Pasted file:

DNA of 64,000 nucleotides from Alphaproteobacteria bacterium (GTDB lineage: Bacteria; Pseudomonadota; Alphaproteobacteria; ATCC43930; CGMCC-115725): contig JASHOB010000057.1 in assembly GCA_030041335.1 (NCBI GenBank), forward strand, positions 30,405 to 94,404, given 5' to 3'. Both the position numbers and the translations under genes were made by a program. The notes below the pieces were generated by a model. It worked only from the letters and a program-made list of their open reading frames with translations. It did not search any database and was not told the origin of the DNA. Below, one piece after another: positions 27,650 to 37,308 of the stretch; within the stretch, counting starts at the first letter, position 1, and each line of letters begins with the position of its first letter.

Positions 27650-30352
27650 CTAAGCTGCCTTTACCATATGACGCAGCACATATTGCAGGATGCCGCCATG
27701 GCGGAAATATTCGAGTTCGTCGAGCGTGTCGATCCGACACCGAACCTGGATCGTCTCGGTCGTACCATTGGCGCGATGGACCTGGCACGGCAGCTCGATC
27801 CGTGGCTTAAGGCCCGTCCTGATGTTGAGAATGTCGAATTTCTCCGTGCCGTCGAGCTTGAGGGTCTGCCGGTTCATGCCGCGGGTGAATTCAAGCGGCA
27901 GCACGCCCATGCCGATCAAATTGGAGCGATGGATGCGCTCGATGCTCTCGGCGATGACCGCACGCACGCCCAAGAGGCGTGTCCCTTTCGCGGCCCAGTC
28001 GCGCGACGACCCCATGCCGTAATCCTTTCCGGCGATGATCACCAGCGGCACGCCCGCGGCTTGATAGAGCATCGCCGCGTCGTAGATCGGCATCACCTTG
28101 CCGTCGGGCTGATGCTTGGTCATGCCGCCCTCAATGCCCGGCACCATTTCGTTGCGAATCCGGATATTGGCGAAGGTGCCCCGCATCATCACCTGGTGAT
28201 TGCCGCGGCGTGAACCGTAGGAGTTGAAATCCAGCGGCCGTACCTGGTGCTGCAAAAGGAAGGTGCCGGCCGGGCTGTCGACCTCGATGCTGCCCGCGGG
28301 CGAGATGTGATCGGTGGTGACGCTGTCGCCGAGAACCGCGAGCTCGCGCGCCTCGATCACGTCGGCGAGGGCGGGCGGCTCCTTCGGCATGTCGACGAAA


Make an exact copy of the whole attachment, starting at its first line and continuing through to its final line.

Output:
DNA of 64,000 nucleotides from Alphaproteobacteria bacterium (GTDB lineage: Bacteria; Pseudomonadota; Alphaproteobacteria; ATCC43930; CGMCC-115725): contig JASHOB010000057.1 in assembly GCA_030041335.1 (NCBI GenBank), forward strand, positions 30,405 to 94,404, given 5' to 3'. Both the position numbers and the translations under genes were made by a program. The notes below the pieces were generated by a model. It worked only from the letters and a program-made list of their open reading frames with translations. It did not search any database and was not told the origin of the DNA. Below, one piece after another: positions 27,650 to 37,308 of the stretch; within the stretch, counting starts at the first letter, position 1, and each line of letters begins with the position of its first letter.

Positions 27650-30352
27650 CTAAGCTGCCTTTACCATATGACGCAGCACATATTGCAGGATGCCGCCATG
27701 GCGGAAATATTCGAGTTCGTCGAGCGTGTCGATCCGACACCGAACCTGGATCGTCTCGGTCGTACCATTGGCGCGATGGACCTGGCACGGCAGCTCGATC
27801 CGTGGCTTAAGGCCCGTCCTGATGTTGAGAATGTCGAATTTCTCCGTGCCGTCGAGCTTGAGGGTCTGCCGGTTCATGCCGCGGGTGAATTCAAGCGGCA
27901 GCACGCCCATGCCGATCAAATTGGAGCGATGGATGCGCTCGATGCTCTCGGCGATGACCGCACGCACGCCCAAGAGGCGTGTCCCTTTCGCGGCCCAGTC
28001 GCGCGACGACCCCATGCCGTAATCCTTTCCGGCGATGATCACCAGCGGCACGCCCGCGGCTTGATAGAGCATCGCCGCGTCGTAGATCGGCATCACCTTG
28101 CCGTCGGGCTGATGCTTGGTCATGCCGCCCTCAATGCCCGGCACCATTTCGTTGCGAATCCGGATATTGGCGAAGGTGCCCCGCATCATCACCTGGTGAT
28201 TGCCGCGGCGTGAACCGTAGGAGTTGAAATCCAGCGGCCGTACCTGGTGCTGCAAAAGGAAGGTGCCGGCCGGGCTGTCGACCTCGATGCTGCCCGCGGG
28301 CGAGATGTGATCGGTGGTGACGCTGTCGCCGAGAACCGCGAGCTCGCGCGCCTCGATCACGTCGGCGAGGGCGGGCGGCTCCTTCGGCATGTCGACGAAA